Church council homily: “God Is in Control”

March 13, 2014

I prepared the following homily for this week’s church council meeting. Our church family has experienced an unusual amount of grief and sorrow over the past month. I thought this was a message we all needed to hear! It crystallizes some ideas I’ve blogged about recently.

Homily text: Matthew 10:28-31

“Don’t be afraid of those who kill the body but can’t kill the soul. Instead, be afraid of the one who can destroy both body and soul in hell. Aren’t two sparrows sold for a small coin? But not one of them will fall to the ground without your Father knowing about it already. Even the hairs of your head are all counted. Don’t be afraid. You are worth more than many sparrows.” – Matthew 10:28-31

I want to speak as plainly as I can about a doctrine of our church that is very difficult to explain and easy to misunderstand. The problem is, if I don’t explain it well then I risk coming across sounding like an insensitive jerk. I think you know me well enough to know that I’m not an insensitive jerk.

But I find this doctrine immensely comforting to me when I’m going through a difficult time… and I think you will, too.

The doctrine, which Jesus speaks to in the scripture I just read, is the doctrine of God’s providence. A more popular way of expressing this doctrine is to say that “God is in control.”

Just yesterday, one of my clergy colleagues on Facebook posted the following:

I hear people say this phrase a lot “It’s ok. God is in control.” So answer for me: A. What do you mean by this phrase? or B. What do you think of when others use that phrase?

I’ve been reading, thinking, and writing a lot about God’s providence recently, so I felt compelled to offer my two cents. Among other things, I said:

God answers our prayers or God doesn’t. And if he doesn’t, then we can only assume that God has good reasons not to. When God allows bad things to happen, then we can assume God has good reasons for doing so, and that even these things are serving God’s good purposes.

Let me be clear: God is not the author of evil. We human beings are—alongside Satan and his army of demons.

But think of it this way: Suppose Art is praying for my safety and welfare this evening. And while I’m walking to my car, I get flattened by a Mack truck. Well, then it’s clear that God didn’t give Art what he prayed for. Why? Is it because God doesn’t care about Art—or me?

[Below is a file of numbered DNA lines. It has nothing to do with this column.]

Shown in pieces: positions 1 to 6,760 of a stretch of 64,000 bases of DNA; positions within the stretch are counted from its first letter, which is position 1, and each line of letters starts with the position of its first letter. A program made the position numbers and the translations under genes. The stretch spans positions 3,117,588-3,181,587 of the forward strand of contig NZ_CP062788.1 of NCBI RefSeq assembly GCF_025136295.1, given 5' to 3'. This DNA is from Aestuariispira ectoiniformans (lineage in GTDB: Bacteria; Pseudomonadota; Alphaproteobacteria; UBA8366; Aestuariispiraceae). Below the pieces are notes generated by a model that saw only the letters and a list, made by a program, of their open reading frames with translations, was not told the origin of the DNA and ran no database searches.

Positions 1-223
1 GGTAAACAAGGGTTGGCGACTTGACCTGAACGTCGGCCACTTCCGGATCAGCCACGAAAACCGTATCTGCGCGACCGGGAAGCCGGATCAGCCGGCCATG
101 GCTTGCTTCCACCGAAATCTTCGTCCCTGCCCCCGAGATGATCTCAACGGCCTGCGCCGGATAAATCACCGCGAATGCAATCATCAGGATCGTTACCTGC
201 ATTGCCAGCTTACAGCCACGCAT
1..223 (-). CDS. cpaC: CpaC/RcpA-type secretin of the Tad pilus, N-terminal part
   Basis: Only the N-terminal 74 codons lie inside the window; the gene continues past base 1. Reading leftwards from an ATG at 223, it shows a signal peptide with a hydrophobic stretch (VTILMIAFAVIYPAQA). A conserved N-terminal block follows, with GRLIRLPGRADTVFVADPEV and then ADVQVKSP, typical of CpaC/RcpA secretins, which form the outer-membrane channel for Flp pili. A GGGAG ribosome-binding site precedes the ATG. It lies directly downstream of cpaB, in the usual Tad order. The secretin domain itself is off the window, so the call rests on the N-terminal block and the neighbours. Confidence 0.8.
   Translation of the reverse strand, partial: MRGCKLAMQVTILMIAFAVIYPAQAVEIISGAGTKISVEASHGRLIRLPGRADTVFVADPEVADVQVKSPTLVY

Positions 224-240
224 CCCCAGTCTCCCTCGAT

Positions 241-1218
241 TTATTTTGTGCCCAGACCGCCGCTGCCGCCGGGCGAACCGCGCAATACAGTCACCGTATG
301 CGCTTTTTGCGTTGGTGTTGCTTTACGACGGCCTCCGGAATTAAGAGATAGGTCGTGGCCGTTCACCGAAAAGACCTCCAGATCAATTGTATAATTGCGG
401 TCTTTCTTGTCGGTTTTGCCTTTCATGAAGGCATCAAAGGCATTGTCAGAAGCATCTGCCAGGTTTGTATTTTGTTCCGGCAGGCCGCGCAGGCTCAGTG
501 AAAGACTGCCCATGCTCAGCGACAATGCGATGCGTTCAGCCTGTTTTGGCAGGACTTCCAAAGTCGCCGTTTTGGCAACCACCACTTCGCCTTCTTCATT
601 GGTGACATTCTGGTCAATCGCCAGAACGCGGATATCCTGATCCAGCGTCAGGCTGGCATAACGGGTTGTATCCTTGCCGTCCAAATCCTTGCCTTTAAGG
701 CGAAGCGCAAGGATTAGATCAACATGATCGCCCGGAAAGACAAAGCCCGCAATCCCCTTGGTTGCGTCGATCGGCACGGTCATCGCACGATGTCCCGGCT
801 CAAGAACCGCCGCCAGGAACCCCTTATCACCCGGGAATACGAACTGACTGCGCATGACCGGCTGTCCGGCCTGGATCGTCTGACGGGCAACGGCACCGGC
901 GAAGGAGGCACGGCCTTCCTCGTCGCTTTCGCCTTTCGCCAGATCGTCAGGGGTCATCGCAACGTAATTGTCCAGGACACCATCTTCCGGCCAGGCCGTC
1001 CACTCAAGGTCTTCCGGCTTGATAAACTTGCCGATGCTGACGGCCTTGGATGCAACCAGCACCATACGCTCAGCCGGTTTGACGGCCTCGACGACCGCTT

Or is it because God could foresee that the consequences of preventing that Mack truck from flattening me would cause something even worse further down the line. In this fallen world, in which human beings make sinful choices, in which Satan and his army of devils are constantly working to harm us, God often has to choose the best of many undesirable alternatives—between bad… worse… and worst of all.

But we can trust that God knows what he’s doing, and that he’s always working to bring good out of bad.

God knows we don’t always get what we pray for, but as one pastor said, “God will only give you what you would have asked for if you knew everything he knows.”

Hasn’t God proven that we can trust him? Can’t we trust that God can transform even bad stuff into something good? On the cross of his Son Jesus, after all, he took the world’s worst evil and transformed it into the world’s greatest good. Surely, he can do the same with the lesser evil in the world that we face.

Paul says, “I believe that the present suffering is nothing compared to the coming glory that is going to be revealed to us.” I hope what I’m about to say doesn’t sound glib or easy or like pie-in-the-sky, but I believe it with all my heart: All evil and suffering in this world is temporary. The first five seconds in heaven, on the other side of death and resurrection, will more than compensate for anything we face in this life. So we keep our eyes on eternity.

I’ve said this before, but it bears repeating: Not long ago I was going through a tough time, and I was telling a friend about it—he happens to be Jewish and a Bible scholar; I think of him as my honorary rabbi. And I said, “Why is this happening to me?” And he said, “No, Brent, that’s the wrong question. It’s not ‘Why is this happening to me?’ It’s ‘Why is this happening to me now?’” In other words, he was reminding me—a Christian pastor who ought to know better—that God is in control and God is using this experience to help me, to teach me, to make me a better human being.

I haven’t suffered much in this life—but I’ve suffered enough to know that everything I’ve gone through has helped shape into the person I am today. If anything had happened differently, I’d be someone else—and I mostly like who I am! So I thank God for that!

One day it will be perfectly clear, even to our finite human minds, that our Lord has governed our universe wisely. In the meantime, our duty is to trust that the Lord knows what he’s doing. Amen?

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